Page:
Times have certainly changed since the days of George Washington’s youth. Sometime before the age of 16, Washington transcribed 110 “Rules of Civility & Decent Behaviour in Company and Conversation” into his school copybook, now part of the George Washington Papers at the Library of Congress. Imagine assigning your students this exercise today.
Some of these “Rules of Civility” address basic etiquette, which may be recognizable to students in spite of the wording: “Shift not yourself in the Sight of others nor Gnaw your nails.” Other rules may be more difficult for students to understand but familiar once their meaning is interpreted: “Speak not Evil of the absent for it is unjust.” Still others may seem nonsensical in light of modern social norms: “Eat not in the Streets, nor in the House, out of Season.”
Did Washington live his adult life according to these rules? Students might investigate this question by analyzing Washington’s correspondence for evidence of how he responded to difficult circumstances. One intriguing example—although certainly Washington must not have thought so at the time—is a letter dated December 2, 1791, addressed to Pierre Charles L’Enfant. In this two-page document, President Washington addresses an incident that took place on November 20 of that same year. Major L’Enfant, selected as planner of the new capital city at Washington’s recommendation, had ordered the demolition of a partially-constructed house that stood in the way of one of his planned avenues. He acted under his own authority and without the owner’s consent. Complicating matters, the homeowner, Daniel Carroll, was a prominent citizen who was related to one of the Commissioners in charge of the District of Columbia.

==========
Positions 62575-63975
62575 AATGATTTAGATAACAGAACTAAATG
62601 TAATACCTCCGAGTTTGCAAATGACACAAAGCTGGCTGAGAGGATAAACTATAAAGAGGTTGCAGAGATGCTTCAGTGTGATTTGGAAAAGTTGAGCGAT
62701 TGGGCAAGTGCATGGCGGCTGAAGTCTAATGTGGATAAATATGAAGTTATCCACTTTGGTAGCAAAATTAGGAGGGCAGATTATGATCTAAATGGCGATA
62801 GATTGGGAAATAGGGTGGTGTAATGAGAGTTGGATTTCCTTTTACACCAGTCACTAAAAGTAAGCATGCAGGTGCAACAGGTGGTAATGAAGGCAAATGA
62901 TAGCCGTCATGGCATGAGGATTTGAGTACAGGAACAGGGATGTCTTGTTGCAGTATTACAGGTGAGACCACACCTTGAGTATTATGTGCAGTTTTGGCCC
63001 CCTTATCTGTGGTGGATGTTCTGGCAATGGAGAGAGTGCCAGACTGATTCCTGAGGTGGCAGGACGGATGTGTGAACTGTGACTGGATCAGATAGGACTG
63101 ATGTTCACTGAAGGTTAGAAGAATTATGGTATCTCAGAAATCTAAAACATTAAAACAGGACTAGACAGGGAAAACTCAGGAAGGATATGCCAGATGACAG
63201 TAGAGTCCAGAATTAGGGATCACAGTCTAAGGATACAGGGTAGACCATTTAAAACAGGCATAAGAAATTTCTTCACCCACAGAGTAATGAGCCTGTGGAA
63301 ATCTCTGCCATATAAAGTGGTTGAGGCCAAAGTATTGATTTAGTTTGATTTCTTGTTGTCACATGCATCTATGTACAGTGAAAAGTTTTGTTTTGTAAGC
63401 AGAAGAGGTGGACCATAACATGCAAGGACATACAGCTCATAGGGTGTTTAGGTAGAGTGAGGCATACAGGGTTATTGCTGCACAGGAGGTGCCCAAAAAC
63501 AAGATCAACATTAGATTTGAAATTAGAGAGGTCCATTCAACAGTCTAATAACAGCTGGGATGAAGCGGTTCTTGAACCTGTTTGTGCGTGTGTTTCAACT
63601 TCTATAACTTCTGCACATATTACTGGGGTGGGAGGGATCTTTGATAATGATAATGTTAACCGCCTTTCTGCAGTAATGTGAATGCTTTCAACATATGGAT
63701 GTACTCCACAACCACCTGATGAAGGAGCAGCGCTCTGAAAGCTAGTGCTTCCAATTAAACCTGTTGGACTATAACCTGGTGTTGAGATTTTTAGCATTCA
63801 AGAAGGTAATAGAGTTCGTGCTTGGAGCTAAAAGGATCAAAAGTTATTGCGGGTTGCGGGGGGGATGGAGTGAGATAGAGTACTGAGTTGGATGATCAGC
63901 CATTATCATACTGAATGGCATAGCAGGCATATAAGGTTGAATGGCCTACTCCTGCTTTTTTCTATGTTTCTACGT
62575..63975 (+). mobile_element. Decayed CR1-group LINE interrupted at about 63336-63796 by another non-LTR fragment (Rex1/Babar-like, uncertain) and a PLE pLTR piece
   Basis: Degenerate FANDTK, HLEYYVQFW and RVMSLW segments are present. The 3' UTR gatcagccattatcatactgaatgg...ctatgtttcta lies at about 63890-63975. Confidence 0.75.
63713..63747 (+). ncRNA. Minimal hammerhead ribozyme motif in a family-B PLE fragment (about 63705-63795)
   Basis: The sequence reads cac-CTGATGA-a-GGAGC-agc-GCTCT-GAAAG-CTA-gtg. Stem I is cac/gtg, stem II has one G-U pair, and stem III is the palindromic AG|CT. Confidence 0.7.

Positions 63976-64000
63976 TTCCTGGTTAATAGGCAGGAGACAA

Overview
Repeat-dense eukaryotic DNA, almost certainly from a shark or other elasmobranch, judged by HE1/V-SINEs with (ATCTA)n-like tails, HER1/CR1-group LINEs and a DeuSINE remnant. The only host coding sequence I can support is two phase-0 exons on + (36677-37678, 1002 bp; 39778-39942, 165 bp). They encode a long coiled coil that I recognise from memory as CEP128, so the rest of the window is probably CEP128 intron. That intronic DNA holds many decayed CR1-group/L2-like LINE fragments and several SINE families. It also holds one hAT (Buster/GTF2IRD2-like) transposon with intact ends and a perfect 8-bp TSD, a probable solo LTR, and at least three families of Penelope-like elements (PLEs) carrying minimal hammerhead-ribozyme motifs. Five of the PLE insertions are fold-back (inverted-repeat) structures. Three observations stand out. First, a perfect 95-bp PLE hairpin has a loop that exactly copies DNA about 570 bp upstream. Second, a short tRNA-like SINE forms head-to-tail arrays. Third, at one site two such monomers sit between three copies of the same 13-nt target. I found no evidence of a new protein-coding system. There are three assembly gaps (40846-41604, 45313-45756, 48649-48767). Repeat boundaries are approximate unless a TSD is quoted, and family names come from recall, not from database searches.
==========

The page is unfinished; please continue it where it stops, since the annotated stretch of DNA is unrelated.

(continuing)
Washington admonished L’Enfant in his letter, writing, “Having the beauty and regularity of your plan only in view, you pursue it as if every person, and thing, was obliged to yield to it.” Such elegant prose (and handwriting) communicates Washington’s disapproval politely, yet in no uncertain terms. In this instance, at least, the evidence points to Washington behaving in a very civil manner, indeed.
- (Elementary grades) Have students compose their own “Rules of Civility” based on those from Washington’s time. How might some of these new rules influence students’ responses to challenges in their own lives? [Note: While a transcription of the document is not available from the Library of Congress Web site, an online search using its full title will produce results.]
- (Secondary grades) Use the Teacher’s Guide to Analyzing Manuscripts to help students analyze Washington’s December 2, 1791, letter and complete the Primary Source Analysis Tool. Have students read the letter’s transcription before challenging them to compare its tone to related entries in Washington’s letter copybook. How does Washington address this same controversy in a December 2, 1791, letter to Daniel Carroll; a December 1, 1791, letter to the Washington, D.C., Commissioners; and a November 30, 1791, letter to Thomas Jefferson?
Which of these “Rules of Civility” do your students think apply to our society today?